The degree of polymerization of PVA for use in the invention is preferably at least 20 mPa·s in terms of the viscosity of an aqueous 4 wt. % solution of the polymer, in view of the strength, the stretchability, the polarizing properties and the durability of the polymer film. The viscosity of the aqueous polymer solution defined herein is measured with a Brookfield viscometer while the solution is rotated at 60 rpm with a rotor No. 1 at 20° C.

Also preferably, the degree of polymerization of PVA does not exceed 1000 mPa·s in terms of the viscosity of the aqueous 4 wt. % solution of the polymer. If the viscosity of the aqueous 4 wt. % solution thereof exceeds 1000 mPa·s, PVA will be difficult to produce. The B-type viscometer rotor to be used in measuring the viscosity of aqueous PVA solutions of high viscosity may be selected from Nos. 1 to 3 in accordance with the high viscosity of the solutions. More preferably, the degree of polymerization of PVA falls between 22 and 500 mPa·s, even more preferably between 25 and 250 mPa·s in terms of the viscosity of an aqueous 4 wt. % solution of the polymer.

The mean degree of hydrolysis of the vinyl ester moiety of PVA for use in the invention is preferably at least 90 mol %, more preferably at least 96 mol %, most preferably at least 98 mol % in view of the durability of the polarizing film to be produced from PVA.

PVA may be formed into its film, for example, as follows: PVA is dissolved in water, an organic solvent or a mixed solvent of water and an organic solvent to prepare a PVA solution, and this is formed into a PVA film in a casting method, a wet filming method (that comprises jetting the PVA solution into a bad solvent), a gel filming method (that comprises once gelling the PVA solution by cooling it, followed by removing the solvent from the gel through extraction to give a PVA film), or a combination of any of these. Also employable is a melt extrusion method of melting hydrous PVA (this may contain an organic solvent and the like) and extruding the resulting PVA melt. Of those, preferred are the casting method and the melt extrusion method to give the intended PVA film, as the PVA film thus produced gives a good polarizing film.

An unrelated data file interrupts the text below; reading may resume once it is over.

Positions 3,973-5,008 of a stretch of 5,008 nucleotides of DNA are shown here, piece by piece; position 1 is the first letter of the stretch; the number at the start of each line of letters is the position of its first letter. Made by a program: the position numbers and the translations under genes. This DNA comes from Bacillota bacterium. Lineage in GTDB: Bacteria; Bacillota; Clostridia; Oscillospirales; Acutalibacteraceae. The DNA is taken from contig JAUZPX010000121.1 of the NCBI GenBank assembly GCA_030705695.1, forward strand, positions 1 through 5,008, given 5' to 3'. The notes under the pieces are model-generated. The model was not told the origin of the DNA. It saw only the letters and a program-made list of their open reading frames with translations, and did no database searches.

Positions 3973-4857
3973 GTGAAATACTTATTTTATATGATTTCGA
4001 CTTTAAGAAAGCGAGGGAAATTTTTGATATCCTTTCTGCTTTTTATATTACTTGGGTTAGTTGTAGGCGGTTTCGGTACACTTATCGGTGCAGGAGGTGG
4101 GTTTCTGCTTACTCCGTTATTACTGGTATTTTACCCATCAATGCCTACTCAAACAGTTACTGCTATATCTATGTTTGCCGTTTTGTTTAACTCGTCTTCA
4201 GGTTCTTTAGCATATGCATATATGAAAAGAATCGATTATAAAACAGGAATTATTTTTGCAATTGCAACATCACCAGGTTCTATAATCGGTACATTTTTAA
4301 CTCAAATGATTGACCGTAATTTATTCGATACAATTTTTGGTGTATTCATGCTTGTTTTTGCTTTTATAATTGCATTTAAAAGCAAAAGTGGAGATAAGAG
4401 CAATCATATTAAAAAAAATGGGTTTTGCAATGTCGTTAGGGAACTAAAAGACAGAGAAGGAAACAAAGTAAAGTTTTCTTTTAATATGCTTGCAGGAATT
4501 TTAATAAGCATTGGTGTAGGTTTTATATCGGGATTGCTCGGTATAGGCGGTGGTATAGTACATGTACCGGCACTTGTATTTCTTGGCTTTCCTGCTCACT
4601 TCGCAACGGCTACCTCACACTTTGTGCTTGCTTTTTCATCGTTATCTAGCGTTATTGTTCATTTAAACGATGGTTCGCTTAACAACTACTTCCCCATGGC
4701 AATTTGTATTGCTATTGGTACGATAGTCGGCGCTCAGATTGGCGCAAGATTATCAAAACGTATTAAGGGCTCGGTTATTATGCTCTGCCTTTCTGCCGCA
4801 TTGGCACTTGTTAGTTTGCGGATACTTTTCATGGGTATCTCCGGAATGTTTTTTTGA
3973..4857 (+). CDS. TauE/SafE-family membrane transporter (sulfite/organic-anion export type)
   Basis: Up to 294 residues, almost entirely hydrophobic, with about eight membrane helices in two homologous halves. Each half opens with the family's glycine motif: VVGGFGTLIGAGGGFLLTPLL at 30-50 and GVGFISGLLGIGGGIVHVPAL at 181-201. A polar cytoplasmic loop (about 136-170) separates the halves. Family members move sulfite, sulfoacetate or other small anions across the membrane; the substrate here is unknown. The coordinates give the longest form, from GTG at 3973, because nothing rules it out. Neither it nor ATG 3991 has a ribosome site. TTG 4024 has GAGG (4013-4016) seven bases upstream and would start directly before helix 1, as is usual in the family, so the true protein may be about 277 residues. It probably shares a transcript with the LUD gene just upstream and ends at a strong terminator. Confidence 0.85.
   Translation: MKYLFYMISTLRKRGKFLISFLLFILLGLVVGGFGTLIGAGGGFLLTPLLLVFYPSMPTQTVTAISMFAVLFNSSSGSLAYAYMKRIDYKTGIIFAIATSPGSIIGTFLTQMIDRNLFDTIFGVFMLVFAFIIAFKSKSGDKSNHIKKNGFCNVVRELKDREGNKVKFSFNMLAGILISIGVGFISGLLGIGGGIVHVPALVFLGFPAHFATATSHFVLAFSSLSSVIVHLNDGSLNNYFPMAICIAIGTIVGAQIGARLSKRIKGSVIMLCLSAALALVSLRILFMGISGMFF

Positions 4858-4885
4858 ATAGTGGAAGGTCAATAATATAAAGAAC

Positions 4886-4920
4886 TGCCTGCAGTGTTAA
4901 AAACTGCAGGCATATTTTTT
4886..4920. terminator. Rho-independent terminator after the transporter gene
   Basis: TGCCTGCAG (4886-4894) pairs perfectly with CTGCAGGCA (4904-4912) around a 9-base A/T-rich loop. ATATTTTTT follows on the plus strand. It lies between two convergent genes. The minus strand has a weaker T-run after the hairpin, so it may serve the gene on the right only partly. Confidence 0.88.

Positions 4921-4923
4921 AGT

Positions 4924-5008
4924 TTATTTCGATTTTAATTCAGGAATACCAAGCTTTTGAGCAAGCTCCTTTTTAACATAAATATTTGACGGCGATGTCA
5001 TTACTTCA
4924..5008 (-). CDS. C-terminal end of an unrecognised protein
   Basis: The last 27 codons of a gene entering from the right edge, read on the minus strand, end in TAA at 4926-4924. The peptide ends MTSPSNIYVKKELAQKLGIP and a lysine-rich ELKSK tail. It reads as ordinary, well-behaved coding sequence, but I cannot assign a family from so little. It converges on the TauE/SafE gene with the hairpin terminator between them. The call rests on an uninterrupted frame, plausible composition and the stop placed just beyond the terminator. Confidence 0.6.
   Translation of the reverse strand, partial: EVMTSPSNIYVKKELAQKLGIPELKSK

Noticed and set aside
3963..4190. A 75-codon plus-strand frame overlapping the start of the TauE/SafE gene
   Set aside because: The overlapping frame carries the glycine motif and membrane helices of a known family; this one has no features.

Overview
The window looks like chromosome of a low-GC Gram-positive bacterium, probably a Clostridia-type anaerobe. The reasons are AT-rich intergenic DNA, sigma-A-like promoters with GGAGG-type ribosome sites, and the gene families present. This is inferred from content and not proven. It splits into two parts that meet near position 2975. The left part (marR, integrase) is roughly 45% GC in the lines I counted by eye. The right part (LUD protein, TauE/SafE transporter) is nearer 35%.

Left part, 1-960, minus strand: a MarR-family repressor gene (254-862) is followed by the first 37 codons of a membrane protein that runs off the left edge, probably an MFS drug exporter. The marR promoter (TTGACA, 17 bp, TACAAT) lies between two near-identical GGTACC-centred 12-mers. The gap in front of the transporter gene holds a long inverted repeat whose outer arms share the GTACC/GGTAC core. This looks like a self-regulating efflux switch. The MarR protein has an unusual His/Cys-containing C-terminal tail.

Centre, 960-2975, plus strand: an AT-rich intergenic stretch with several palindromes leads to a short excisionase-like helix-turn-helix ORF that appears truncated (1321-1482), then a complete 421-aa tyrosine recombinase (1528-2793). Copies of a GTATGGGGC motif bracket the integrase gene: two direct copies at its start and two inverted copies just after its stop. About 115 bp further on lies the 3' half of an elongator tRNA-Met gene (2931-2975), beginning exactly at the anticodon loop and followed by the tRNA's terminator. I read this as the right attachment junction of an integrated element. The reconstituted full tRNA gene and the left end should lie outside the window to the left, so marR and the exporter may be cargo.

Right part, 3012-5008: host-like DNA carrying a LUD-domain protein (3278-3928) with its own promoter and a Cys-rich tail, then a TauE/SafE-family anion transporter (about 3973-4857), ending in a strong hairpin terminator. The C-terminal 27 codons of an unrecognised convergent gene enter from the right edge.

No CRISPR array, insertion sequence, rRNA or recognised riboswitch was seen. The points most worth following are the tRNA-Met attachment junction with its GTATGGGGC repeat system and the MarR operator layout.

The solvent to be used for dissolving PVA therein in producing a PVA film includes, for example, dimethylsulfoxide, dimethylformamide, dimethylacetamide, N-methylpyrrolidone, ethylene glycol, propylene glycol, diethylene glycol, triethylene glycol, tetraethylene glycol, trimethylolpropane, ethylenediamine, diethylenetriamine, glycerin, and water. One or more of these may be used herein. Of those, preferred is dimethylsulfoxide, water, or a mixed solvent of glycerin and water.

The PVA concentration of the PVA solution or hydrous PVA to be used in producing the PVA film preferably falls between 10 and 70% by weight, more preferably between 13 and 55% by weight, most preferably between 15 and 50% by weight. If desired, the PVA solution or hydrous PVA may contain any of plasticizer, surfactant and dichroic dye.

The plasticizer that may be in the PVA solution or hydrous PVA to be used in producing the PVA film is preferably a polyhydric alcohol. Its examples are ethylene glycol, glycerin, propylene glycol, diethylene glycol, diglycerin, triethylene glycol, tetraethylene glycol, and trimethylolpropane. One or more of these polyhydric alcohols may be used herein either singly or as combined. Of those polyhydric alcohols, preferred is diglycerin, ethylene glycol or glycerin in view of its effect of improving the stretchability of the PVA film formed.

The amount of the polyhydric alcohol to be added to the PVA solution or hydrous PVA preferably falls between 1 and 30 parts by weight, more preferably between 3 and 25 parts by weight, most preferably between 5 and 20 parts by weight relative to 100 parts by weight of PVA. If it is smaller than 1 part by weight, the colorability and the stretchability of the PVA film formed will be not good; but if larger than 30 parts by weight, the PVA film formed will be too flexible and its handlability will be not good.

The type of the surfactant that may be in the PVA solution or hydrous PVA to give the PVA film is not specifically defined, but is preferably a nonionic surfactant. Preferred examples of the nonionic surfactant are alkyl ether-type nonionic surfactants such as polyoxyethylene oleyl ether; alkylphenyl ether-type ones such as polyoxyethylene octylphenyl ether; alkyl ester-type ones such as polyoxyethylene laurate; alkylamine-type ones such as polyoxyethylene laurylaminoether; alkylamide-type ones such as polyoxyethylene laurylamide; polypropylene glycol ether-type ones such as polyoxyethylene-polyoxypropylene ether; alkanolamide-type ones such as oleyldiethanolamide; and allylphenyl ether-type ones such as polyoxyalkylene allylphenyl ether. One or more of these surfactants may be used herein either singly or as combined.